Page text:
So she comes from less innocent times than I. She would never say “we are better than that” because she has known from a very early age that we aren’t.

      So, yeah, you are playing me here aren’t you. Nahida knows to “tie her camel” as the saying goes.

      • Olly

        You and your conspiracies.

        She stopped that fast BECAUSE she’s not blind to evil.

        To be honest I don’t think she was talking about Occupiers when she said that “we are better than that.” I think she was thinking about YOU.

        That’s why she accepted it, believed it so easily. She usually questions when I tell her what happened here.

      • Steve

        “While others were going on talking about how it it is such a great show of faith to leave one’s car locked it was a snowflake who said what a dumb idea that was…”


        You know trust in God. God will provide.

        The showflake said something to the effect that it was stupid. Of course you should lock your door.

  67. Olly


    “Hold on I’m thirsty, I need a drink.”

    “Nahida, totally random, but Steve said he was lying that night when he wanted that girl to kill himself–”

    I hear her spit out the water. “WHAT!”

    “Yeah. And so–”

    She interrupts me. “He’s SUCH AN ASSHOLE!!” (I can hear her typing something.)

    “Nahida, what are you doing?”

    “Canceling some plans, dammit!! I’m not fucking wasting my summer when he wasn’t even serious. WHAT A PRICK!”

    I told you.

    • Steve

      Good. Now she can contact her local Police Department to see if they have a “Citizen Academy” class she can attend. It’s usually just a couple of hours once a week for like six weeks or so.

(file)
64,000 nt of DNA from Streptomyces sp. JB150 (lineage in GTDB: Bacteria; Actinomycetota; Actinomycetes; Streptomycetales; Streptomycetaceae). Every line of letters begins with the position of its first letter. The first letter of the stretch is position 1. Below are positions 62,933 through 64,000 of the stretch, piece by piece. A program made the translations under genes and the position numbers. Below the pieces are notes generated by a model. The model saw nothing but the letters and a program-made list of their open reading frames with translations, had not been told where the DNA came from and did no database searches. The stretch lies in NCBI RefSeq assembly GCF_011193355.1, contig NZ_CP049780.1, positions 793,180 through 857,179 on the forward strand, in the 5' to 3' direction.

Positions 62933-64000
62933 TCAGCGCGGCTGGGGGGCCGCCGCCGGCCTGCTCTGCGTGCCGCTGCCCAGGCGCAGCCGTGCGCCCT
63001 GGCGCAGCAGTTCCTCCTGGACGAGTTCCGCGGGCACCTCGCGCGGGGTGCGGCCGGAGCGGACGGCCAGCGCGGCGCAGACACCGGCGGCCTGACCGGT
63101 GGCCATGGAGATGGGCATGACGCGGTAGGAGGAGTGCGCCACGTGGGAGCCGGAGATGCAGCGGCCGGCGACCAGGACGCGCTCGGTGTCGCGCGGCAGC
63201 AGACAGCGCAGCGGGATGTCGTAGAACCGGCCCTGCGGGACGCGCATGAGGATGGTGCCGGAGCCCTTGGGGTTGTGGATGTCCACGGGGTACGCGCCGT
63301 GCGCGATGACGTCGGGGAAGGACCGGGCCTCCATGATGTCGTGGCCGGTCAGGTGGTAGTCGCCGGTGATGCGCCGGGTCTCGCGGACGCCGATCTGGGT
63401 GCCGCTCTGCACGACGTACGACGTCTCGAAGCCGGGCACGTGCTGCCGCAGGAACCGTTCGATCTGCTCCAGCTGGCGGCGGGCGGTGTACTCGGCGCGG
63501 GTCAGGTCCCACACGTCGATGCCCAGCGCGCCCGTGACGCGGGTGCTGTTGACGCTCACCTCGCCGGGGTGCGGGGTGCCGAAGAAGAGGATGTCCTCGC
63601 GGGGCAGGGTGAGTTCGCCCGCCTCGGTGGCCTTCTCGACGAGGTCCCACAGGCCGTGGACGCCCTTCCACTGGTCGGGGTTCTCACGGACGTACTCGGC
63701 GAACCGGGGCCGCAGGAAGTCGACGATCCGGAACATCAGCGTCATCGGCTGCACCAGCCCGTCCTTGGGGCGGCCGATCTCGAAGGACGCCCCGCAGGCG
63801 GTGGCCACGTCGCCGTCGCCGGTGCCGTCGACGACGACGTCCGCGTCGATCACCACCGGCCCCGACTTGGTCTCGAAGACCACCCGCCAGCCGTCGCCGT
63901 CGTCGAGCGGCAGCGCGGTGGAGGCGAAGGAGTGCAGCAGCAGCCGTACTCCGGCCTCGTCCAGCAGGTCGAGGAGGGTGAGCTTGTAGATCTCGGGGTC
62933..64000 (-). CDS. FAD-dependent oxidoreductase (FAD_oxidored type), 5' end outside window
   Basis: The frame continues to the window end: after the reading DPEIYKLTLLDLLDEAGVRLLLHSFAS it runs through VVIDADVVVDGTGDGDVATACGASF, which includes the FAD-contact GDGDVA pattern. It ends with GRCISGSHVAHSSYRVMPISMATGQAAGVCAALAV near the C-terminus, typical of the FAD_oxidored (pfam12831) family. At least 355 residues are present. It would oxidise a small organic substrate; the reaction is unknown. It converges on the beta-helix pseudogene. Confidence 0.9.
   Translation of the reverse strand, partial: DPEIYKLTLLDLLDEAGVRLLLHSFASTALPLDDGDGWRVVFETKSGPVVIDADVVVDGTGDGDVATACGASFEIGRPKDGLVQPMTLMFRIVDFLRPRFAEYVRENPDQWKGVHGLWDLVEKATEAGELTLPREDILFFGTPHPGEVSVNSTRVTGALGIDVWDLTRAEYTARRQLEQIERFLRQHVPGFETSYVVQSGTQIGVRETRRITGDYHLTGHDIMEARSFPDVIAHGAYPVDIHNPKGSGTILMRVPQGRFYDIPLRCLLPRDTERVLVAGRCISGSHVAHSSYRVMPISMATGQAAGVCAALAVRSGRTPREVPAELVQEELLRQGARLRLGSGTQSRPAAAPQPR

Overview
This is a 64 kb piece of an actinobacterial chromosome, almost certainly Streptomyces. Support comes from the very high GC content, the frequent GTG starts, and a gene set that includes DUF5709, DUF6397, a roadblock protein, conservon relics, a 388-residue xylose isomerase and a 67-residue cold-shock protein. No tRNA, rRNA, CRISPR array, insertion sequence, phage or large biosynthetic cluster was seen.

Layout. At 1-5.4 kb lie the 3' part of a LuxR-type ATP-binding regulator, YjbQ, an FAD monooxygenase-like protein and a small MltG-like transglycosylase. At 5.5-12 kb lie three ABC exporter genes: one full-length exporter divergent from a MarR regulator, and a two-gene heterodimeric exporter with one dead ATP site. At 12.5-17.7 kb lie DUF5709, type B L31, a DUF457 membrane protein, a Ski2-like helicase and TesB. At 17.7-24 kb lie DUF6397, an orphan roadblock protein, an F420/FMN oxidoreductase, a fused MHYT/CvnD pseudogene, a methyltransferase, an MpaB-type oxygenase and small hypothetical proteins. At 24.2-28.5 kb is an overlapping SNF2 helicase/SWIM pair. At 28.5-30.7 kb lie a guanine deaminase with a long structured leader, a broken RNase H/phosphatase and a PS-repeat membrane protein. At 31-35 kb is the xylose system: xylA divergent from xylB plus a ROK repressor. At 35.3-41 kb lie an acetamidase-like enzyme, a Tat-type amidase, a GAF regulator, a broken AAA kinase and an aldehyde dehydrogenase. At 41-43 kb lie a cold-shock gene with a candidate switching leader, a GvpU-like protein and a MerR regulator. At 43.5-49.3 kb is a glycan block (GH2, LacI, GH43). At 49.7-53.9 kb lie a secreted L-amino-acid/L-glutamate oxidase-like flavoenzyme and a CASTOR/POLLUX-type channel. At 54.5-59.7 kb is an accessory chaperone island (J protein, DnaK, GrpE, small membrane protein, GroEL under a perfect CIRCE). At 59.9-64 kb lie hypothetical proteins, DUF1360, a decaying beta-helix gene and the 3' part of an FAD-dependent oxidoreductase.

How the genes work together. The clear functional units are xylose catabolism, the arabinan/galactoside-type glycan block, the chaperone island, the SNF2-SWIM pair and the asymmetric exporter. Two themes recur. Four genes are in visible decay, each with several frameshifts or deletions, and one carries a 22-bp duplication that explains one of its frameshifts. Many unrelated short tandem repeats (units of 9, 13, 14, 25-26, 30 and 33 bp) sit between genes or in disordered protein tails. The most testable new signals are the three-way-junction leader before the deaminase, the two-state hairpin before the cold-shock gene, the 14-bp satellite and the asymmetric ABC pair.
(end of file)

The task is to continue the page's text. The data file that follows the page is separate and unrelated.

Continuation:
68. Chris

    Uh. What if she sees this?

    Steve, I’m serious, she ADORES you.

    Nah, she adores the man in her head.

    • Olly

      Won’t matter if she sees it anymore. Steve wasn’t lying.

      Besides, I’m too happy to care.

      She wasn’t going believing they would listen to her, that they weren’t really dangerous. Like Steve said, she is too smart for that. She was going believing that if Steve could do something like that, then there was a chance they weren’t really who they said they were. She even sounded more depressed than suspicious. Really sad and slow, like she was heartbroken. You saw how fast she accepted that he was lying. If the real reason was to talk them out of it, that wouldn’t have stopped her. And it makes sense, because her whole deal is that she doesn’t care what ideology people are from. Just whether they’re good or bad.

  69. Chris

    People are better than that, I know it.

    I have to agree with Olly. In her quote/letter thing this sentence seems detached from the rest. I mean, it FITS as a train of thought, but if there are really “undertones” and the REASON she was going was because of you writing to that girl, she was probably thinking of you.

    • Olly